The Commuter Resource Center (CRC) hosted A Little Taste of Soul on Tuesday, Feb. 20, enticing attendees with spoken word artists.
The event was hosted in Hutchinson Hall, Room 100 and was meant to reflect a different aspect of Black History Month. Upon walking in, guests were entranced by the mood lighting of the auditorium made by the use of colored lights on the stage and rope lights leading the way into the auditorium.
As students filed in, event workers encouraged students to sit close to the stage for a more intimate encounter with the performers. As the event went on, this simple step forward resulted in a close-knit group of attendees by the end of the show.
To begin, a Commuter Resource Center student worker introduced the first poet of the night: Treasure.
Treasure gave five spoken word poems on her life experiences in love, loss and family. Her spoken word style was a mix of singing, spoken word and performance. Her poem performances earned applause from the audience and was followed by an introduction of the next poet by another Commuter Resource Center student worker.
Avery was the second poet of the night. Avery began by doing a short spiel on spoken word etiquette as many of the audience members had never been to an event such as this before. He taught the students that spoken word events were meant to be an interactive art. In contrast to other events, the audience is urged to react throughout the performance to encougaged the performer. Avery explained that one should snap their fingers when something was good. When something was great, one should holler "Yes". Avery cautioned that claps are reserved for the end as one does not want to disrupt the progression of the poem. Avery executed this lesson with humor, relieving the crowd of any tension and allowing students to freely comment throughout his performance as they were moved by it.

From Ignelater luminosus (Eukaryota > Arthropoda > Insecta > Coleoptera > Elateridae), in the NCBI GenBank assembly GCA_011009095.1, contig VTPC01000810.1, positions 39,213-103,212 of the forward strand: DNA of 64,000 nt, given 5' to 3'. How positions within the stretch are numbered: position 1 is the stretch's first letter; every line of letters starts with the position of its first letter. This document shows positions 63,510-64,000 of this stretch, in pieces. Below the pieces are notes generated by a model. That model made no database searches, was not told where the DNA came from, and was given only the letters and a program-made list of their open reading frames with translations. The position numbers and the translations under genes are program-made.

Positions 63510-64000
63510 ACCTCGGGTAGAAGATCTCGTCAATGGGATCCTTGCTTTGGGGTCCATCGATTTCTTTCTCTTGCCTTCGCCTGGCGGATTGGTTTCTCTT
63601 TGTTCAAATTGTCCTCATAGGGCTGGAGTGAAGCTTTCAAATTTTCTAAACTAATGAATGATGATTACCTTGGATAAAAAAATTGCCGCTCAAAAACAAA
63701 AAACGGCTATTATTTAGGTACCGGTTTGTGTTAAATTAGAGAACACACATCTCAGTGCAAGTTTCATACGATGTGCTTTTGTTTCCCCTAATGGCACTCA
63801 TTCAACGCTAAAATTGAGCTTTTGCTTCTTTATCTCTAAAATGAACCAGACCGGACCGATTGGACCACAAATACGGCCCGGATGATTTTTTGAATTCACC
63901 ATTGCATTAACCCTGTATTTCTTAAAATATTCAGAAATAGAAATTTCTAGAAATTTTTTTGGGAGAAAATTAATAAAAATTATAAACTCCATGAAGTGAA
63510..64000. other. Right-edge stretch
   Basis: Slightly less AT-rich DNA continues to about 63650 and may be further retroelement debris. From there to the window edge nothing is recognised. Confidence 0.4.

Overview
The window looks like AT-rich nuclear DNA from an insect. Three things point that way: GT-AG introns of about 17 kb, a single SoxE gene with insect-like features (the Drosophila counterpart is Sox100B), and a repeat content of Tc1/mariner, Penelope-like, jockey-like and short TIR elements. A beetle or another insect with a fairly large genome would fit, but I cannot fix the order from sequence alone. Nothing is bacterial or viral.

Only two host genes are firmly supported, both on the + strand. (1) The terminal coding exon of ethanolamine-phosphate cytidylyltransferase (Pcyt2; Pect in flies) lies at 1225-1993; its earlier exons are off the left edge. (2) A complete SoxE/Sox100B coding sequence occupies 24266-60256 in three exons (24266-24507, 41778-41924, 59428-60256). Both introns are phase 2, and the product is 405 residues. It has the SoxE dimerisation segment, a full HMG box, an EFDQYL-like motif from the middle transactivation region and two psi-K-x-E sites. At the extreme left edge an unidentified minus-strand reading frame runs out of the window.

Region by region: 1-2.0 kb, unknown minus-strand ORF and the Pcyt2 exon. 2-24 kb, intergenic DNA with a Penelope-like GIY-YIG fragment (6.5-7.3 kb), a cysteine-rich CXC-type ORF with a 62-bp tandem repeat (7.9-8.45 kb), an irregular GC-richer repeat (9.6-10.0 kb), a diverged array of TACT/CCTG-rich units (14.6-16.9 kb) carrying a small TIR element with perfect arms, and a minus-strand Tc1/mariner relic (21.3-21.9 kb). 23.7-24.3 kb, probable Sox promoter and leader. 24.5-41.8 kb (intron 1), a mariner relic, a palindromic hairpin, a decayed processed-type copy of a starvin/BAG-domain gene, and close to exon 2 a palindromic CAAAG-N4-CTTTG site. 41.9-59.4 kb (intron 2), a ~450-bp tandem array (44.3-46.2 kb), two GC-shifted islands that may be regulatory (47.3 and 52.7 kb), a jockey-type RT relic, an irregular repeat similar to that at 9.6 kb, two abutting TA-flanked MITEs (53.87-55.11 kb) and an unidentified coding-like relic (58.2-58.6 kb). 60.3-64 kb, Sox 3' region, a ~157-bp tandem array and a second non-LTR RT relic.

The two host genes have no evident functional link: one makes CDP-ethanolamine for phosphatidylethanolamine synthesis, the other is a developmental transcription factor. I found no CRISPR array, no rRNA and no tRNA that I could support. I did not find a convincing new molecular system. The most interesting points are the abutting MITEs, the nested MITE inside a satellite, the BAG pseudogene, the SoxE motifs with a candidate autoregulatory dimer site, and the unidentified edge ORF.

Avery gave poem performances on love, inmates and life lessons. His poems earned snaps and comments throughout his performance and concluded with a wholesome applause.
To wrap up the event, Commuter Resource Center workers went to set up food at the Commuter Resource Center and allowed guests to stay in the auditorium as they waited. One audience member asked the performers if they could do a couple more as everyone waited for the food. The performers proceeded to do their first spoken word collaborations together, taking turns speaking on the subjects of toxic relationships, self-love and spirituality as chosen by the audience. The spontaneous performances were appreciated by the audience, and the whole event was an overall success.
"I think this was inspirational. There were things I didn't know were kind of relatable to me and actually made sense. That also makes me want to write what I'm feeling because I'm the type of person where I don't speak about my feelings, so I see them as brave people. That [spoken word poets] actually come up there and spend the time to talk about their deepest desires and the deepest feelings that they have. I envy that because I want to do that too, so that's why I appreciate listening to them. One day, hopefully, I can share my own feelings and what I see in the world," said Danielle Olistin, a sophomore forensic psychology major.
For more upcoming events, check out Cougar Link.